Introducing tiny Jackson this summer to so many of our cousins, former roommates, church people, and closest friends, we found ourselves easily christening our friends as aunt and uncle — Auntie Julie, Aunt Diana, Tia Jeannete, Oom Justin, Uncle Luke.
While I had always just referred to my Southern California godmother as simply Heidi, I wanted our friends Brittany and Daniel to pick a name that meant the most to them as Jackson’s godparents. They chose Aunt B and Uncle Daniel, what their nieces and nephews called them. It was just another beautiful way in which we get to be family with them.
For the first ten years of my life, my family seemed static: I had no memories of cousins being born, or aunts getting married, or grandparents dying. The casting of my family seemed complete. But of course family, especially extended family, is always changing. Over the next ten years, my family changed quite a bit too. Most of the time it was expanding — an aunt married or a cousin born — but of course it contracted too, through death or divorce. Then in my twenties, my family doubled, as I gained Evan’s family: nine more cousins, three more grandparents, and four more sets of aunt and uncles.
And now in my thirties, as cousins have babies, and we have friends who have been around for more than a decade and seem as close as siblings, the boundaries of my extended family have become even more porous. I love that the terms aunt and uncle can reflect that expansion.
This summer it was so beautiful to watch all the aunties holding Jackson: My Aunt Karen in California, or Evan’s Aunt Sue in Maryland, taking Jackson in well-practiced arms while telling stories of when our cousins were babies and then getting to see those same cousins now all grown up. Sure it’s helpful to know for some genealogical purpose that my cousin is Jackson’s first-cousin-once-removed (and that children of my cousins are his second-cousins) but in English “first-cousin-once-removed” seems to lack a certain warmth that a wide-eyed baby and a grown-up baby cousin have in meeting.
Of course, Jackson’s actual two aunts hold a special place in his life. Aunt Candace got to see Jackson before I did, helping to usher Jackson into the world at his birth as our doula. And I’ll always remember the tenderness in Aunt Colleen, Evan’s sister, meeting Jackson this summer; it was one of the happiest I’ve ever seen my sister-in-law.
Perhaps because I don’t have sisters of my own, I find such comfort in surrounding Jackson with aunties. My best friends, from high school and college and DC, get to be Jackson’s aunties, because in a way it reflects how they are my sisters in this motherhood gig.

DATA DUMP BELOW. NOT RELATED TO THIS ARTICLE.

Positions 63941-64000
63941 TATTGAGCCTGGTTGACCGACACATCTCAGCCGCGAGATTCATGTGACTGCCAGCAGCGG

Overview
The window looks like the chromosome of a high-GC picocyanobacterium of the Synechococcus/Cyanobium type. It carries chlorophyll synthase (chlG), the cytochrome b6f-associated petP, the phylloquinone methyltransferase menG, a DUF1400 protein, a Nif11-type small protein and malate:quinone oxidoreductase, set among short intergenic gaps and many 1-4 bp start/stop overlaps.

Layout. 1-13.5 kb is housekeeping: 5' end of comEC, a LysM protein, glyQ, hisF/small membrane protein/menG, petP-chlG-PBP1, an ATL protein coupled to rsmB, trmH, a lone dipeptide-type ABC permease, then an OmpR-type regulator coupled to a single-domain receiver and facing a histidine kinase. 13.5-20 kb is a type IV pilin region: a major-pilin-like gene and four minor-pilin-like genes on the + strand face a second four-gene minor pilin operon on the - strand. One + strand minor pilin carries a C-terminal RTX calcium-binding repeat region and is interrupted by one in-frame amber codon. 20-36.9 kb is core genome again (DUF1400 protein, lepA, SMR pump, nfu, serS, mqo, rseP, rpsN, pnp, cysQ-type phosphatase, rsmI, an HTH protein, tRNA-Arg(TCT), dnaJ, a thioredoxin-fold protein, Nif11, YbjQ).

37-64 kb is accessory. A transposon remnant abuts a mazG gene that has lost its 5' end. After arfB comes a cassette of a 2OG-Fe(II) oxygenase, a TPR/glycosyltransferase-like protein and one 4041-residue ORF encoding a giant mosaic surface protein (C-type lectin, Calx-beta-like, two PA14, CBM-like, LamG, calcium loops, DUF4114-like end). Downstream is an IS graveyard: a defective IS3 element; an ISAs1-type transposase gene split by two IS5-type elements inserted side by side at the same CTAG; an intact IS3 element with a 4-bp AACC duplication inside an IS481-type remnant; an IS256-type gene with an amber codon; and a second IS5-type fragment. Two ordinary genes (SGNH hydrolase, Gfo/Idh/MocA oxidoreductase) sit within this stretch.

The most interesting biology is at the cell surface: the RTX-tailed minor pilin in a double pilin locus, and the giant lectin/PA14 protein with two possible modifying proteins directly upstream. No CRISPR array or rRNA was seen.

One of the great joys of my life has been having my best friend from high school, Kelli, become a mother of baby Frank only three months before me. We call and comfort each other, talking about sleep deprivation and nursing and poop in great detail that would, I’m sure, bore almost anyone else.
In the weeks after Jackson was born, the aunts, by blood, by marriage, and by friendship, flooded our mailbox with outfits. Great Aunt Dottie sent a warm bunting. Great Aunt Sue knit a hat. Great Aunt Karen sent a zip-up fleece. Auntie Heidi sent a onesie with a fox on it. Aunt Kelli sent a Mysterio Tee. Separated by a thousand miles, these women sent their love in ways to keep Jackson wrapped up and warm through his first Wisconsin winter.
We held off creating a nursery so we could host our friends and family who came to help Jackson, keeping our second bedroom as a guest room to welcome all the aunties who came to walk sleeping babies. And then in the spring and summer, those same women opened their homes as we went to California and DC and Maryland to introduce Jackson to his families on the coasts.
Then when it seemed like Jackson might not sleep forever in his co-sleeper, we moved our guest room down stairs, and hosted my three roommates for a summer reunion, Tia Jeannete and Liz and Heidi — all who have yet to have nephews of their own, but who prayed over and laughed with and bounced Jackson as if they had been aunts all their lives.
Our friends may live far away, but we invite them into our lives to stay, giving them a comfortable bed in our small house, call them auntie, and treat them like family.
And I hope that our great aunts and cousins and sisters-in-law know that we feel so blessed, that we treasure their friendship, their genuine interest in our lives and hearts, and most of all their love for our precious little boy.
Did you grow up with honorary aunt and uncles? How do you bring your friends into your family?